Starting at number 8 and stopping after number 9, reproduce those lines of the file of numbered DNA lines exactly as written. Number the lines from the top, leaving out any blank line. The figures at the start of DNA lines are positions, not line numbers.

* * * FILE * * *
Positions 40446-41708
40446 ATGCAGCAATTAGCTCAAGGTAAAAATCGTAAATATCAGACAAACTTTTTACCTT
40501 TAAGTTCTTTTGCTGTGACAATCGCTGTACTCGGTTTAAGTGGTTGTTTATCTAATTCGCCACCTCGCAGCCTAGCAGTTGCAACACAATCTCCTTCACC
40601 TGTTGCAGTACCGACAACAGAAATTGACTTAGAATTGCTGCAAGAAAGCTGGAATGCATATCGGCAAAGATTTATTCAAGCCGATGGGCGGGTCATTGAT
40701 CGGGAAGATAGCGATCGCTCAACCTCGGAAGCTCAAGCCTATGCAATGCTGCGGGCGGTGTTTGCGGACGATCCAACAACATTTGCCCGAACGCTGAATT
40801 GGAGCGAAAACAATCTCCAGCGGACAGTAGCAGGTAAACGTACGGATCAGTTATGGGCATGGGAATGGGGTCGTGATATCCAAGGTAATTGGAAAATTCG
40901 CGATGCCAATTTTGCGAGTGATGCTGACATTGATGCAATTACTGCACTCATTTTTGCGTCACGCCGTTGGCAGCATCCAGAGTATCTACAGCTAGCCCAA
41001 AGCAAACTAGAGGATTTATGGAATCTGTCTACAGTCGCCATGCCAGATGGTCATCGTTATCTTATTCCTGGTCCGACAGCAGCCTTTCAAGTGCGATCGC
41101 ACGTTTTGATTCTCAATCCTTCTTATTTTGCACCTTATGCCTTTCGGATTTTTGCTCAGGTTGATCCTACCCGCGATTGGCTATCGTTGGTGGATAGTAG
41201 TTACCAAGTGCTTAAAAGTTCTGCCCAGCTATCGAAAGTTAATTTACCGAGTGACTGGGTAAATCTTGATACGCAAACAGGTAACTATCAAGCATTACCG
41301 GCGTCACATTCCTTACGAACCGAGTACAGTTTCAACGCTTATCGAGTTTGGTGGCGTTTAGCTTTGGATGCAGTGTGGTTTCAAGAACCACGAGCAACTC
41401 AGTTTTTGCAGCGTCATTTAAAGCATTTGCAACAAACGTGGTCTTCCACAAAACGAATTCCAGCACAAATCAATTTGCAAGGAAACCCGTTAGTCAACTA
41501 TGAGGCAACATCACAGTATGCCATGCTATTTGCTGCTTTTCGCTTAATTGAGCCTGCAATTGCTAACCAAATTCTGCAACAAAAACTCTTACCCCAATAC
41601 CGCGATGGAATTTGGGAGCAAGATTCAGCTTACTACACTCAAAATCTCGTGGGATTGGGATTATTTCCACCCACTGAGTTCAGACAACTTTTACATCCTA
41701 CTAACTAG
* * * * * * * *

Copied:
41001 AGCAAACTAGAGGATTTATGGAATCTGTCTACAGTCGCCATGCCAGATGGTCATCGTTATCTTATTCCTGGTCCGACAGCAGCCTTTCAAGTGCGATCGC
41101 ACGTTTTGATTCTCAATCCTTCTTATTTTGCACCTTATGCCTTTCGGATTTTTGCTCAGGTTGATCCTACCCGCGATTGGCTATCGTTGGTGGATAGTAG